My Family Trip in Spain: 6 Things That Surprised Me During This Vacation

6 Things in Spain That Surprised Me During Our Family Vacation

Our two-week trip didn’t go as planned; it went better!

In December 2022, I spent an unforgettable two weeks in Spain with my family. This hugely diverse nation is home to unique cultural norms that set it apart from its neighbours. Travelling there, we had to make small adjustments and get used to an unfamiliar rhythm of life. Nonetheless, it was the things that caught us by surprise that made our family trip to Spain a memorable one. 

Also read: 10 Best Airbnb Homes in Spain, From Barcelona to Ibiza

What I didn’t expect from our family trip to Spain

1. Late lunch and dinner hours

family trip spain

A tapas restaurant in Santiago

Looking up “Spain restaurants” on Google, I found that dinner reservations typically start between 8 and 8.30pm. One seafood restaurant in Madrid started reservations at 6.30pm, or so it seemed. When we arrived at that time, the indoor seating area was empty. Outside, a couple of customers were relaxing over alcoholic drinks in the wintry December air. 

A waiter emerged from the back of the restaurant to inform us that they take dinner orders only from 8pm. Until then, customers may enjoy some drinks and light refreshments. He thought we reserved a table early in the evening for this purpose. In the end, we frittered away a pleasant one-and-a-half hours browsing the restaurant’s menu. Sipping warm coffee and cool wine, time passed too quickly for us to get bored. 

family trip spain

A seafood restaurant in Fisterra, Galicia. We had the whole restaurant to ourselves at 1pm.

In Spain, lunch usually starts at 1pm and dinner at 8pm. Most locals dine later, which meant that we were often among the first few customers at a restaurant. When we asked our tour guides about this custom, each of them gave a different answer. One of them attributed later meal times to sweltering summers which make it difficult to go out earlier in the day. Another said that working hours end later in Spain, resulting in late dinners. 

Also read: What It’s Like Planning & Executing a Mega Family Vacation Without Going Crazy

2. Siesta culture

family trip spain

The small Basque town of Orio during siesta hours

Another special feature of life in Spain is the siesta. This is a “napping period” from around 2pm to 5pm. Of course, most locals in Spain with nine-to-five jobs wouldn’t be able to nap during these hours. All the same, employees in Spain do rest for a bit after lunch, so shops, restaurants, and attractions tend to close in the middle of the day. In small towns, the streets can get eerily quiet with shuttered storefronts and few people outside.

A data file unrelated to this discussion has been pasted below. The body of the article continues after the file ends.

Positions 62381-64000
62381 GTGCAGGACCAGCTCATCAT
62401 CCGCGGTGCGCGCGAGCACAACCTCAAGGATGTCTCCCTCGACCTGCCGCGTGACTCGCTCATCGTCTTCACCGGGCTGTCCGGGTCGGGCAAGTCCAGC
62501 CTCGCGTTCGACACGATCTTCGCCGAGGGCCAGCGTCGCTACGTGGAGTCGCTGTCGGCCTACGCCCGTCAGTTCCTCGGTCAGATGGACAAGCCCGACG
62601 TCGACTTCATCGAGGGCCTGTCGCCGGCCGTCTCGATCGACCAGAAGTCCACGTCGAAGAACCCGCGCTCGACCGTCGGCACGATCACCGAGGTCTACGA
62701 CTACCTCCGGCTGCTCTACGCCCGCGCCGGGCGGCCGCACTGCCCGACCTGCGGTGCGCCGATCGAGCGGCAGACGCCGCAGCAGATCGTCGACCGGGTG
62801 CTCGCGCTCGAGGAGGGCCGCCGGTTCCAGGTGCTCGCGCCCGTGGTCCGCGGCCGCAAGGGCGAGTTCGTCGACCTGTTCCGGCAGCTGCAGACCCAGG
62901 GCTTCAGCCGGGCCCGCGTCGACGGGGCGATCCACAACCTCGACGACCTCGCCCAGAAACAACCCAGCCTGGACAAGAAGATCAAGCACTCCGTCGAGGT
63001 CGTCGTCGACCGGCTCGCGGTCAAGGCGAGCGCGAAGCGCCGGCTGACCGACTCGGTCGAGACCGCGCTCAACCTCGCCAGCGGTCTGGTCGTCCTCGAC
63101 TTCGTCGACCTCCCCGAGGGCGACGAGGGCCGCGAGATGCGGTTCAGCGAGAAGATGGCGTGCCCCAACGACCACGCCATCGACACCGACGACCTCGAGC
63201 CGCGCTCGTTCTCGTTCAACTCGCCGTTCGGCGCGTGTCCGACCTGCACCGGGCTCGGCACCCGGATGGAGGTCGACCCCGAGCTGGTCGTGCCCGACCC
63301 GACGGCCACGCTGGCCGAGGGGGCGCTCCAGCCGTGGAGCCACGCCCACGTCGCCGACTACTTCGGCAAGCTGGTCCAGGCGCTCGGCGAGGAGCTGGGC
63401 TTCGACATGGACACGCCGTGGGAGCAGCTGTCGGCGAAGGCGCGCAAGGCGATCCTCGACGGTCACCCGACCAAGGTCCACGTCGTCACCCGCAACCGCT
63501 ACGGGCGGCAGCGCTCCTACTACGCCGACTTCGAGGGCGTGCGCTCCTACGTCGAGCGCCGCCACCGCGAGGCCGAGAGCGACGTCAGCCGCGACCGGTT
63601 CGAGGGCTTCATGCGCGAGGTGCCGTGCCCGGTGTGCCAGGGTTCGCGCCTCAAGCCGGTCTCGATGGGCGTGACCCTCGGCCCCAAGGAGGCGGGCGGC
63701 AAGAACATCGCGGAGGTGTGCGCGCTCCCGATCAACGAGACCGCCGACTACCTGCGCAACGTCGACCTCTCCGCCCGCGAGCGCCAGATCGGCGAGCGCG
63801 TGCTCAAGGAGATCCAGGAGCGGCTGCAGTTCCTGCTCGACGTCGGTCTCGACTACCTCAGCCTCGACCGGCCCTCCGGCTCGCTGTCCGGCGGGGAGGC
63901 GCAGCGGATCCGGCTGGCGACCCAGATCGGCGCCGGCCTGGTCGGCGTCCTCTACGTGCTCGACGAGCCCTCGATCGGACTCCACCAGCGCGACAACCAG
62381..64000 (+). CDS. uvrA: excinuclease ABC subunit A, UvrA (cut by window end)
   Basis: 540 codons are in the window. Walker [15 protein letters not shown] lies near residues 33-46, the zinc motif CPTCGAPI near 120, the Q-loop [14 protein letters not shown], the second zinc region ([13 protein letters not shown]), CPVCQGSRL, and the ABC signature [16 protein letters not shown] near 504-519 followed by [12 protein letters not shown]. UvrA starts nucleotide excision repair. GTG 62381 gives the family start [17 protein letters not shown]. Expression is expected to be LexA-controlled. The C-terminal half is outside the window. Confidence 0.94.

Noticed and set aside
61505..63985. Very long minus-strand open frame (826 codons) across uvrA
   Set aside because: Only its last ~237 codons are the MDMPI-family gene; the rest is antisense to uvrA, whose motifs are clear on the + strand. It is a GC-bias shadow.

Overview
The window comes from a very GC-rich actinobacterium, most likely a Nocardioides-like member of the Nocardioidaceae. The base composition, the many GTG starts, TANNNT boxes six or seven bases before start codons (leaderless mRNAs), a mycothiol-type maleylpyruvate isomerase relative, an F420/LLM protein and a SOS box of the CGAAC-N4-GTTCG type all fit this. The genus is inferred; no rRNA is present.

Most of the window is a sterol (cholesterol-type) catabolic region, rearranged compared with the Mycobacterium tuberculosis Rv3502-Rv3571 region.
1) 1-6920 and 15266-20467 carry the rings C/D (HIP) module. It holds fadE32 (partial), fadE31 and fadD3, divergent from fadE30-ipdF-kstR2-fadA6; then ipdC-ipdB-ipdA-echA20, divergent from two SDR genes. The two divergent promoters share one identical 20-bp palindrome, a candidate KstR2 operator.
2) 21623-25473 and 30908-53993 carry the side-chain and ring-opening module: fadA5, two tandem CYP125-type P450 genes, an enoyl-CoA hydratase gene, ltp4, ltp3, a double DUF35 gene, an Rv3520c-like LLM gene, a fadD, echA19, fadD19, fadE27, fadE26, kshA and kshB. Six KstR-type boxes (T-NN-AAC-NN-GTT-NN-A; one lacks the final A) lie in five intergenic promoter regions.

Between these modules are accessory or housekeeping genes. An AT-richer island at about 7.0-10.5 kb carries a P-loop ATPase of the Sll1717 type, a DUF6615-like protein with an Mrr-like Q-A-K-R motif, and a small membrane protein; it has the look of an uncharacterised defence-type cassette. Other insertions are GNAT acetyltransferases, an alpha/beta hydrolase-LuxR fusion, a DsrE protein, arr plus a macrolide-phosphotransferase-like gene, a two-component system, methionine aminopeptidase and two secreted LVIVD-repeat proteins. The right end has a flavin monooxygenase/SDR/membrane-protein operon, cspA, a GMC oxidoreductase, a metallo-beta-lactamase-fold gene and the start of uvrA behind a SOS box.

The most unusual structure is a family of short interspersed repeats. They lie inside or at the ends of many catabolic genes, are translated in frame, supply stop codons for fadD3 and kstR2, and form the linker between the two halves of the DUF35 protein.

It is a little inconvenient that you can’t go out to buy stuff whenever you want in the afternoon. Nonetheless, siesta hours are a great opportunity to catch a breather from shopping and sightseeing. Moreover, you can take advantage of the empty streets that are perfect for taking photos. You won’t get any photobombers in your shot!   

Also read: A Spain ‘Digital Nomad’ Visa Is Currently in the Works 

3. Narrow roads in some destinations

family trip spain

(L-R): Granada’s old town; Santiago de Compostela’s old town

Driving in Spain can be a risky endeavour. Reckless drivers may find themselves stuck in the narrow roads characteristic of Spanish old towns. Some streets are so compact that you can reach out your arms from the car window and touch the walls. 

Touring Granada’s Albaicin district, we came across a comical scene. Three mini-hatchbacks were trapped in a cramped back alley, one after another. A lot of honking ensued. According to our tour guide, some drivers follow the GPS blindly, neglecting the fact that the GPS does not account for the car’s width. This was why he discouraged us from going on a self-drive family trip in Spain. 

family trip spain

Believe it or not, this is a street in Santiago de Compostela.

Although we didn’t drive in Spain, we found old-town roads a challenge to navigate. Many of these roads are used by both pedestrians and motorists, even if they look too narrow for vehicles to get through. Many times, we had to press ourselves against the walls to let vehicles pass. 

4. Cold rainy days during winter and spring

spain cathedral

The Cathedral of Santiago on a rainy day. This cathedral is the reputed burial place of St. James and has been an important pilgrimage site since the ninth century.

Stepping out of the train station in Santiago de Compostela, we were greeted by a frigid downpour. Unwilling to shell out for a taxi ride to our hotel, we dragged three heavy suitcases over slippery grounds. By the time we arrived, my socks and shoes were drenched. 

spain hotel

A courtyard in our Santiago hotel, The Paradores, formerly a hostel for pilgrims

Before coming to Spain, I associated the Mediterranean region with sunny days and warm nights. Those three days in Santiago reminded me of the region’s diversity in climate. Santiago is a city in Galicia, a northern province known for cold, rainy weather similar to that of faraway England. Summers are warm and dry, but the region experiences high rainfall in winter and spring. On some days, the rain never stops. You’ll have to get used to sightseeing under an umbrella. 


Platerías Square, Santiago de Compostela. A typical arched walkway in Galicia can be seen on the left.

In Galicia, the historic streets are lined with arched walkways that provide cover from the wind and rain. Our first tour in Santiago started under one of these arches. The guide had asked us to take cover from the light shower while she went over the city’s history. 

After we told her that our portable umbrellas had been turned inside out by the strong wind, she showed us something interesting. The locals in Santiago use umbrellas with an extra frame to make them sturdier. You can buy windproof umbrellas online for around S$12, or get one at any of Santiago’s gift shops.